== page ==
Thus far Mr Derwent's papers.
With the farewell on the Cumberland moor Alastair Maclean is lost to us in the mist. Of the nature of Ramoth-Gilead let history tell; it is too sad a tale for the romancer. But one is relieved to know that he did not fall at Culloden, or swing like so many on Haribee outside the walls of Carlisle. For the Editor has been so fortunate as to discover a further document, after a second search among Mr Derwent's archives, a document in the handwriting of Mr Samuel Johnson himself; and there seems to be the strongest presumption that it was addressed to Alastair at some town in France, for there is a mention of hospitality shown one Alan Maclean who had crossed the Channel with a message and was on the eve of returning. There is no superscription, the letter begins "My dear Sir," and the end is lost; but since it is headed "Gough Square," and contains a reference to the writer's beginning work on his great dictionary, the date may be conjectured to be 1748. Unfortunately the paper is much torn and discoloured, and only one passage can be given with any certainty of correctness. I transcribe it as a memorial of a friendship which was to colour the thoughts of a great man to his dying day and which, we may be assured, left an impress no less indelible upon the mind of the young Highlander.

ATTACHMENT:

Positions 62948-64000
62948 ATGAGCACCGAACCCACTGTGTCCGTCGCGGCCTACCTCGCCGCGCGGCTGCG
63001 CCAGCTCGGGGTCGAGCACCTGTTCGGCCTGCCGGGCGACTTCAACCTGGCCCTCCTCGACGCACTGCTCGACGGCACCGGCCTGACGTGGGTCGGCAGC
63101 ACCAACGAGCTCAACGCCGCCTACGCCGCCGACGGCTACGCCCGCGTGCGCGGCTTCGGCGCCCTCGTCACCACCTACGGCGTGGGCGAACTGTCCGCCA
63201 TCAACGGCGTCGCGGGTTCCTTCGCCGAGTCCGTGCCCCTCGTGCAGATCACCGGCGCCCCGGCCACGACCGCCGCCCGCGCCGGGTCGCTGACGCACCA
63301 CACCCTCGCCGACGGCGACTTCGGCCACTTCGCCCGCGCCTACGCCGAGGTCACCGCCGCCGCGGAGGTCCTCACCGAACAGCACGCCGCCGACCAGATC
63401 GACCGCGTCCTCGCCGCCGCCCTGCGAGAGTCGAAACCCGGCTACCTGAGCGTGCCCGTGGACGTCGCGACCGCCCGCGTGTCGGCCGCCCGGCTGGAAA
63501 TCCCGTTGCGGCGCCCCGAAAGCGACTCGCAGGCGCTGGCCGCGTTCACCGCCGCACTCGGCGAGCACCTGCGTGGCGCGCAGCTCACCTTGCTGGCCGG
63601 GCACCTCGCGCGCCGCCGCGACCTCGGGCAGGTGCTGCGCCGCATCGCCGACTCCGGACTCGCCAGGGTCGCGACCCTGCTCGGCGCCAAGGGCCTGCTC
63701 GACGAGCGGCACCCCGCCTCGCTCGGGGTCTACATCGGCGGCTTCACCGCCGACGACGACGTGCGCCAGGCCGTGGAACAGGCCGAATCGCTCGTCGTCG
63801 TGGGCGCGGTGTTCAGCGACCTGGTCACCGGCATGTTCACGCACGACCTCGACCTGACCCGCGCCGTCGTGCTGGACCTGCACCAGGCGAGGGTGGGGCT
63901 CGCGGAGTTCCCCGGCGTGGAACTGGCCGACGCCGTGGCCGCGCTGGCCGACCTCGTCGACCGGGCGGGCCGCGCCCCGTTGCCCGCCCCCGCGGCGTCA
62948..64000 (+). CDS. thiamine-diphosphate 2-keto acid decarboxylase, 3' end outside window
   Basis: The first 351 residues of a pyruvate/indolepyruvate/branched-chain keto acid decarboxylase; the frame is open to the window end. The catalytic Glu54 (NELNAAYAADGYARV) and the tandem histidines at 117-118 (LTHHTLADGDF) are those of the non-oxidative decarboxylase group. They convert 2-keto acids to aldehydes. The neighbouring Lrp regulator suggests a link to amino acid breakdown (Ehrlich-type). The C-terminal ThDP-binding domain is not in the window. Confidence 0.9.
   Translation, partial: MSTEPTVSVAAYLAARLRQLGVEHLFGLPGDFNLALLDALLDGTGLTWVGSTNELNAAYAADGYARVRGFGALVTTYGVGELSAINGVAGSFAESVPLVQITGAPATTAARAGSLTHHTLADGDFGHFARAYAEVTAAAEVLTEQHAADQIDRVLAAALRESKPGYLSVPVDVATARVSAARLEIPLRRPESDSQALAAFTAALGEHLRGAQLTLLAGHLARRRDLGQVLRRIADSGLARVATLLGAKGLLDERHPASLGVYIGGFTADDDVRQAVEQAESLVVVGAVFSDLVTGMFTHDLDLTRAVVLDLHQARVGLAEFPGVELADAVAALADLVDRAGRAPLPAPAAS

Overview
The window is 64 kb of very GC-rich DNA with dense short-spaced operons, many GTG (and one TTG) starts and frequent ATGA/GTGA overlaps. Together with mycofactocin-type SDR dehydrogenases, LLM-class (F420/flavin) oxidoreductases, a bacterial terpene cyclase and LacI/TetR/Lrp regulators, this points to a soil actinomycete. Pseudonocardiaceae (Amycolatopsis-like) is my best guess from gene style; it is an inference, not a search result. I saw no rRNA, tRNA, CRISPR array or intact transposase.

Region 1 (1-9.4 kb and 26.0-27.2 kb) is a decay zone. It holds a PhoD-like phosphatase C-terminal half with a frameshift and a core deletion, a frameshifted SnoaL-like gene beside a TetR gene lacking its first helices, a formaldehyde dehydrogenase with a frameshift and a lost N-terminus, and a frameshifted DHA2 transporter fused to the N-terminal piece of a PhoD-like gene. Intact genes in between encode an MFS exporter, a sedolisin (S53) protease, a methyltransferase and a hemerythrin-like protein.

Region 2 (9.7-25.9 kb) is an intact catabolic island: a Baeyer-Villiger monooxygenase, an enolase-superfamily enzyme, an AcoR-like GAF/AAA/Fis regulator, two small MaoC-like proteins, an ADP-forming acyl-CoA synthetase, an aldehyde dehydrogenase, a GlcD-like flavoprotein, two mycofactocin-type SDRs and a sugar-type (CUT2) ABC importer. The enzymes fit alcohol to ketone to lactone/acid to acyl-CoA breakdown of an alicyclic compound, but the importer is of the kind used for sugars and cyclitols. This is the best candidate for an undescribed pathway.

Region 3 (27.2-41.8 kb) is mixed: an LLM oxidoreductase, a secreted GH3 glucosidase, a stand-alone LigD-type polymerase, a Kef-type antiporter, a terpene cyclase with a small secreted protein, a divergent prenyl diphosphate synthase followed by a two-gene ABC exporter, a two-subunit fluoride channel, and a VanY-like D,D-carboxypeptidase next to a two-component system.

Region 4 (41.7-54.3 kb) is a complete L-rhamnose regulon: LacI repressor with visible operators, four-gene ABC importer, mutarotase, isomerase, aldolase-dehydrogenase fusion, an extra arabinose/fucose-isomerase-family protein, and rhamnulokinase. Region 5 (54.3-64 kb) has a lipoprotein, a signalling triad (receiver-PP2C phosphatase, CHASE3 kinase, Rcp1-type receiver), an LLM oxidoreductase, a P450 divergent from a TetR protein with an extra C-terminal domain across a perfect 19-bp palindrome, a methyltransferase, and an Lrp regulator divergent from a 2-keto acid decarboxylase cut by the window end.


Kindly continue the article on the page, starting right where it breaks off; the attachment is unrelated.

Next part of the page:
"… I send by your kinsman the second moiety of the loan which you made me at our last meeting, for I assume that, like so many of your race and politics now in France, you are somewhat in straits for money. I do assure you that I can well afford to make the repayment, for I have concluded a profitable arrangement with the booksellers for the publication of an English dictionary, and have already received a considerable sum in advance… .
"I will confess to you, my dear sir, that often in moments of leisure and in quiet places, my memory traverses our brief Odyssey, and I am moved again with fear and hope and the sadness of renunciation. You say, and I welcome your generosity, that from me you acquired something of philosophy; from you I am bound to reply that I learned weighty lessons in the conduct of our mortal life. You taught me that a man can be gay and yet most resolute, and that a Christian is not less capable of fortitude than an ancient Stoic. The recollection of that which we encountered together lives in me to warm my heart when it is cold, and to restore in dark seasons my trust in my fellow men. The end was a proof, if proof were wanted, of the vanity of human wishes, but sorrow does not imply failure, and my memory of it will not fade till the hour of death and the day of judgment… .
"I have been at some pains to collect from my friends in Oxford news of my lady N—. You will rejoice to hear that she does well. Her husband, who has now a better name in the shire, is an ensample of marital decorum and treats her kindly, and she has been lately blessed with a male child. That, I am confident, is the tidings which you desire to hear, for your affection for that lady has long been purged of any taint of selfishness, and you can rejoice in her welfare as in that of a sister. But I do not forget that you have buried your heart in that monument to domestic felicity. Our Master did not place us in this world to win even honest happiness, but to shape and purify our immortal souls, and sorrow must be the companion of the noblest endeavour. Like the shepherd in Virgil you grew at last acquainted with Love, and found him a native of the rocks… ."